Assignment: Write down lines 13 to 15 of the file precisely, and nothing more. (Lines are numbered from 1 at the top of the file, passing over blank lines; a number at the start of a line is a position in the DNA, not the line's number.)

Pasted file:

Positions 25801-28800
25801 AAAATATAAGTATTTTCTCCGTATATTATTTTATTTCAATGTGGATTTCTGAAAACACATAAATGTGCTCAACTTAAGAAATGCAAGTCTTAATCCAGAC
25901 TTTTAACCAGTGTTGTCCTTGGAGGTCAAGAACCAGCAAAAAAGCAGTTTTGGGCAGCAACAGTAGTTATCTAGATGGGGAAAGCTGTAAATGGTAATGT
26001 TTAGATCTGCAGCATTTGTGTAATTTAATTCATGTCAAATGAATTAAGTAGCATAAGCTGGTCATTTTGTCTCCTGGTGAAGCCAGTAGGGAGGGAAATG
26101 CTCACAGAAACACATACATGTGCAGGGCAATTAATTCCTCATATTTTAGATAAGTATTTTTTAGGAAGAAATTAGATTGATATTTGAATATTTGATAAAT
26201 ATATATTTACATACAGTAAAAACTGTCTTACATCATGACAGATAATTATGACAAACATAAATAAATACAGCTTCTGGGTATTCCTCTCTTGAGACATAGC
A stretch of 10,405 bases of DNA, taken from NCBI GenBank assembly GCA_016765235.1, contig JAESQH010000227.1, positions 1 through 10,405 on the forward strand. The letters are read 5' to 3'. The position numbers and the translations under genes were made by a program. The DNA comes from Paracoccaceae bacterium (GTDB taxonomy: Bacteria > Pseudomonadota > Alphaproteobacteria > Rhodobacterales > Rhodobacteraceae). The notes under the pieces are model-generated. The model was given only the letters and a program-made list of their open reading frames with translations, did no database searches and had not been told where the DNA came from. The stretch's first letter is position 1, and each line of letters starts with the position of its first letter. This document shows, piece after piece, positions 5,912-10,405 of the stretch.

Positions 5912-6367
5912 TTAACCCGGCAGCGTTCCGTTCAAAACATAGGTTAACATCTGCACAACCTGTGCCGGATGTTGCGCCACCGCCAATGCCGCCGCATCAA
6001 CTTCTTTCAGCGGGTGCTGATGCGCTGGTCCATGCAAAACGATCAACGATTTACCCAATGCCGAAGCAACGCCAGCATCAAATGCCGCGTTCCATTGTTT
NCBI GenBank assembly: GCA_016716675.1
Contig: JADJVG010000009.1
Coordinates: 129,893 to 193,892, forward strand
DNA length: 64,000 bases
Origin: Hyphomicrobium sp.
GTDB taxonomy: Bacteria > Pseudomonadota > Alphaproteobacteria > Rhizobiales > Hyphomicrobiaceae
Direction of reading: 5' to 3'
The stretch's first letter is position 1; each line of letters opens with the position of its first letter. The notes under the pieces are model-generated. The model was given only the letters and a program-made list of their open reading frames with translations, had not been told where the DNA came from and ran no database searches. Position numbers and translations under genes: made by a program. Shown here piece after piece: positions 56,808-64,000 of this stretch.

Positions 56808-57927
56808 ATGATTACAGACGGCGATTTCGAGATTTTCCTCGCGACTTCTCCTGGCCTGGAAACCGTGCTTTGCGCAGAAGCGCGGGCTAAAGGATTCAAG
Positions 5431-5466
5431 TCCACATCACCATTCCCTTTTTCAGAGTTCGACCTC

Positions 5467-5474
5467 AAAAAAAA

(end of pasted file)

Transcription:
Coordinates: 129,893 to 193,892, forward strand
DNA length: 64,000 bases
Origin: Hyphomicrobium sp.